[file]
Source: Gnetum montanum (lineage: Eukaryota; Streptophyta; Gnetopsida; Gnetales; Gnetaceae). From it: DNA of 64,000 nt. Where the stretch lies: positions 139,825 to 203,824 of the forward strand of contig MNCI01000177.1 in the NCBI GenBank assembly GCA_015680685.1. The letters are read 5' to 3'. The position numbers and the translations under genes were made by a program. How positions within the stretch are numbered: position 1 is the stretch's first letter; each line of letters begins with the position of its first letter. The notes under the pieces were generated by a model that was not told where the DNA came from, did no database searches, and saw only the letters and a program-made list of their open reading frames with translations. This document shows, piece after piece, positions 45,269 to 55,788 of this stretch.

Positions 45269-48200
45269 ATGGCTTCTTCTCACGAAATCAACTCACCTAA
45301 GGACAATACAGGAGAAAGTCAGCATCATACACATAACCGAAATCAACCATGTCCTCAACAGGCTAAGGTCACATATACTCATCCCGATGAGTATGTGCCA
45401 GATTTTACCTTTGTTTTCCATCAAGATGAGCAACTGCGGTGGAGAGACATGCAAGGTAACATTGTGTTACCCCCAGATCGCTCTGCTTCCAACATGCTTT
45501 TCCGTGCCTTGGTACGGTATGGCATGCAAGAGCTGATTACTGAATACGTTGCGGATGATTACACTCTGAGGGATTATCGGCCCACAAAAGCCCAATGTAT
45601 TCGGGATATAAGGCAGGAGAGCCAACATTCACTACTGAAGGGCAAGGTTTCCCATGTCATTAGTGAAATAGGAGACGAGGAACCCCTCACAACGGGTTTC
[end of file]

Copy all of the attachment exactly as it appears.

Source: Gnetum montanum (lineage: Eukaryota; Streptophyta; Gnetopsida; Gnetales; Gnetaceae). From it: DNA of 64,000 nt. Where the stretch lies: positions 139,825 to 203,824 of the forward strand of contig MNCI01000177.1 in the NCBI GenBank assembly GCA_015680685.1. The letters are read 5' to 3'. The position numbers and the translations under genes were made by a program. How positions within the stretch are numbered: position 1 is the stretch's first letter; each line of letters begins with the position of its first letter. The notes under the pieces were generated by a model that was not told where the DNA came from, did no database searches, and saw only the letters and a program-made list of their open reading frames with translations. This document shows, piece after piece, positions 45,269 to 55,788 of this stretch.

Positions 45269-48200
45269 ATGGCTTCTTCTCACGAAATCAACTCACCTAA
45301 GGACAATACAGGAGAAAGTCAGCATCATACACATAACCGAAATCAACCATGTCCTCAACAGGCTAAGGTCACATATACTCATCCCGATGAGTATGTGCCA
45401 GATTTTACCTTTGTTTTCCATCAAGATGAGCAACTGCGGTGGAGAGACATGCAAGGTAACATTGTGTTACCCCCAGATCGCTCTGCTTCCAACATGCTTT
45501 TCCGTGCCTTGGTACGGTATGGCATGCAAGAGCTGATTACTGAATACGTTGCGGATGATTACACTCTGAGGGATTATCGGCCCACAAAAGCCCAATGTAT
45601 TCGGGATATAAGGCAGGAGAGCCAACATTCACTACTGAAGGGCAAGGTTTCCCATGTCATTAGTGAAATAGGAGACGAGGAACCCCTCACAACGGGTTTC